At the end of October 1980, he returned to Mexico, to Ciudad Juárez, to have an abdominal tumor of more than two kilos removed from his liver, despite the warnings of American doctors that the tumor was inoperable and that his heart could not withstand such surgery.
On November 7, 1980, Steve McQueen died in his sleep of cardiac arrest at 3:45 a.m., 12 hours after the operation to remove his numerous abdominal tumors. His body is cremated and his ashes are scattered in the Pacific Ocean.
Marriages and descendants
From 1956 to 1972, Steve McQueen was married to Neile Adams. From their union were born two children: a girl, Terry Leslie (1959-1998) and a boy, Chad McQueen (born December 28, 1960). From 1973 to 1978, he was married in second marriage with Ali MacGraw and, on January 16, 1980 with Barbara Minty (en). He is the grandfather of Steven R. McQueen, who plays the role of Jeremy Gilbert in the television series Vampire Diaries.
With an undeniable power of seduction, the actor has the reputation of being a heartbreaker. He likes to have fun and, on the screen as in the city, has the most beautiful actresses on his arm. Sometimes the line between his career and his private life blurs, especially because of the period of the 1960s, synonymous with “free love” at that time. He found it hard to resist temptation, although he loved his wife and children. His wife, Neile Adams, let him; but when his affair with the actress Barbara Leigh came to light, she accepted it with difficulty and their marriage fell apart. When the actor thinks that his wife cheats on him, she confirms her short affair with another actor, to avenge his infidelities. Because of his drug consumption, McQueen becomes more and more paranoid and gets carried away easily. Finally, Neile, taking fear of his reactions, asks for a divorce in 1972.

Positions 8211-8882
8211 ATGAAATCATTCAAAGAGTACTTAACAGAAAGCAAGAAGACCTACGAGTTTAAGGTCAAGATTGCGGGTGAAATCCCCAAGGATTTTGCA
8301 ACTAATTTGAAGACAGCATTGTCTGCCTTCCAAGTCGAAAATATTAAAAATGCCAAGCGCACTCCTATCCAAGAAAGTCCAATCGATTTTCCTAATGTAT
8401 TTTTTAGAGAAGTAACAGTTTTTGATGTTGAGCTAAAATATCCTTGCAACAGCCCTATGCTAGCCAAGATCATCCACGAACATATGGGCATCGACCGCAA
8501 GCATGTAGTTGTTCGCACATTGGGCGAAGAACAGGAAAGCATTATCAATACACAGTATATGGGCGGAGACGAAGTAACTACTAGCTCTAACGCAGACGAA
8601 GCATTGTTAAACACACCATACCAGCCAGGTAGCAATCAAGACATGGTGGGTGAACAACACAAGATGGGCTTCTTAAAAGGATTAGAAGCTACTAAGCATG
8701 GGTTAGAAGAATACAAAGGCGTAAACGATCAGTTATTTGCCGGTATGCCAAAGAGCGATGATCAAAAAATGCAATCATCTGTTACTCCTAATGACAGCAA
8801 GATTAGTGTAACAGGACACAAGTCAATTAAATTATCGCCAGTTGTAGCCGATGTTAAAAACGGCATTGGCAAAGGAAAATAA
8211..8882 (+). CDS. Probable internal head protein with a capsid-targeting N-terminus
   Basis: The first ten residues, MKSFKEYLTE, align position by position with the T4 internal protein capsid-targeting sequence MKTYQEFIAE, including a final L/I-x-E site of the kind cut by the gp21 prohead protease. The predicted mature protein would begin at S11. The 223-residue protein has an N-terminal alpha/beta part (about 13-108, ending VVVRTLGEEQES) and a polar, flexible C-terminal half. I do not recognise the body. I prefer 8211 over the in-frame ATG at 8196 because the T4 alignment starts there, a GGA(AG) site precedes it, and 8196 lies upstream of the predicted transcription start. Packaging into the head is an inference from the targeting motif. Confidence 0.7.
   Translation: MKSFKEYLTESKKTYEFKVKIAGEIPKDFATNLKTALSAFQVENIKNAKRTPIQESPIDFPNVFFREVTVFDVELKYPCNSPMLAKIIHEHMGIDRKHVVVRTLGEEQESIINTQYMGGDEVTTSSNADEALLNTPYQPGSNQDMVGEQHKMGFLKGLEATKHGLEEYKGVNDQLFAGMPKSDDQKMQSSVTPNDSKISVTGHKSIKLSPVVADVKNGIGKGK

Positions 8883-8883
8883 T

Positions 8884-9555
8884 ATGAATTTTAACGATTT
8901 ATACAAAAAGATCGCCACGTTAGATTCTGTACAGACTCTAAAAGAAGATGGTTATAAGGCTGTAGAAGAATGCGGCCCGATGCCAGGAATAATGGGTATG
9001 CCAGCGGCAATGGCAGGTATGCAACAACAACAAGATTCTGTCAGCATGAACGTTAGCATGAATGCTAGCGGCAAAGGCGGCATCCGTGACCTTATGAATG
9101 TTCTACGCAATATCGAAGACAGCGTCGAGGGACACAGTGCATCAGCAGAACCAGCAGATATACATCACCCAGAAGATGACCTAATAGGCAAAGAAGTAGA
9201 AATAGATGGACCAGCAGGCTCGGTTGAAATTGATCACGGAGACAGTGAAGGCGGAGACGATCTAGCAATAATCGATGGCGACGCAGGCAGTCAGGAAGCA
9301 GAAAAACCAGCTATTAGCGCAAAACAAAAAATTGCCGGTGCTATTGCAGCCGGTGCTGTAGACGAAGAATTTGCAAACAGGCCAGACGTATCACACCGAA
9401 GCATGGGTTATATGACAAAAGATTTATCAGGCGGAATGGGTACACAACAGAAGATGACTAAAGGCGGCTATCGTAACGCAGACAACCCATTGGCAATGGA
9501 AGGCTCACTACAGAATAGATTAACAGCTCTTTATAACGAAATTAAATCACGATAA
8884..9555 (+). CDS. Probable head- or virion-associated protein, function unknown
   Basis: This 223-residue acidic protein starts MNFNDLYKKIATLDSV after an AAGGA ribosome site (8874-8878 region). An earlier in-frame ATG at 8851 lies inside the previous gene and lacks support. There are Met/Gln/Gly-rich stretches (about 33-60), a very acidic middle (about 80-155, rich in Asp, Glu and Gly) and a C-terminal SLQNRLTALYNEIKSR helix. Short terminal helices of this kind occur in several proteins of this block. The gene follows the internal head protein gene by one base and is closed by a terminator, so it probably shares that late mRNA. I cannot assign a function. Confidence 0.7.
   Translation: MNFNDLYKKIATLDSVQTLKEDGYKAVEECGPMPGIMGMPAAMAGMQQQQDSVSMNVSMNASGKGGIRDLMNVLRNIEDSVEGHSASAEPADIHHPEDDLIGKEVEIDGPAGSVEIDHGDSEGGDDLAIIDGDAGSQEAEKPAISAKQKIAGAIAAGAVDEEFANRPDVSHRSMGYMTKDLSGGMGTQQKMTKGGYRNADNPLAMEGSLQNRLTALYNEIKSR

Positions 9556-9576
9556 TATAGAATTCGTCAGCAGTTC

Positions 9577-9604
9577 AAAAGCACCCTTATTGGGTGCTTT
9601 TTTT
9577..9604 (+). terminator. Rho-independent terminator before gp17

In 1972, the actor began shooting the film The Getaway, during which he met the actress Ali MacGraw, then married to the producer Robert Evans, and married her for the second time after his divorce on August 31, 1973. But his paranoia and violence grow more and more and his addictions take a large place in his life, despite his desire to stop. Richard MacGraw, Ali MacGraw”s father, likes his new son-in-law: they get drunk on beer together and feel close because of the similarities of their difficult childhood filled with rage. Although he loves his wife, McQueen does not cease to accumulate the liaisons and has a rather serious adventure with the model Barbara Minty. After five years of a tumultuous union, Ali MacGraw and he divorced in August 1978, and as he had made her sign a marriage contract that did not provide money in case of divorce and had confined to the home, she found herself without a penny. Immediately after the departure of his second wife, he installs the young Barbara at his place. She will become his third and last wife in January 1980 until the death of the actor.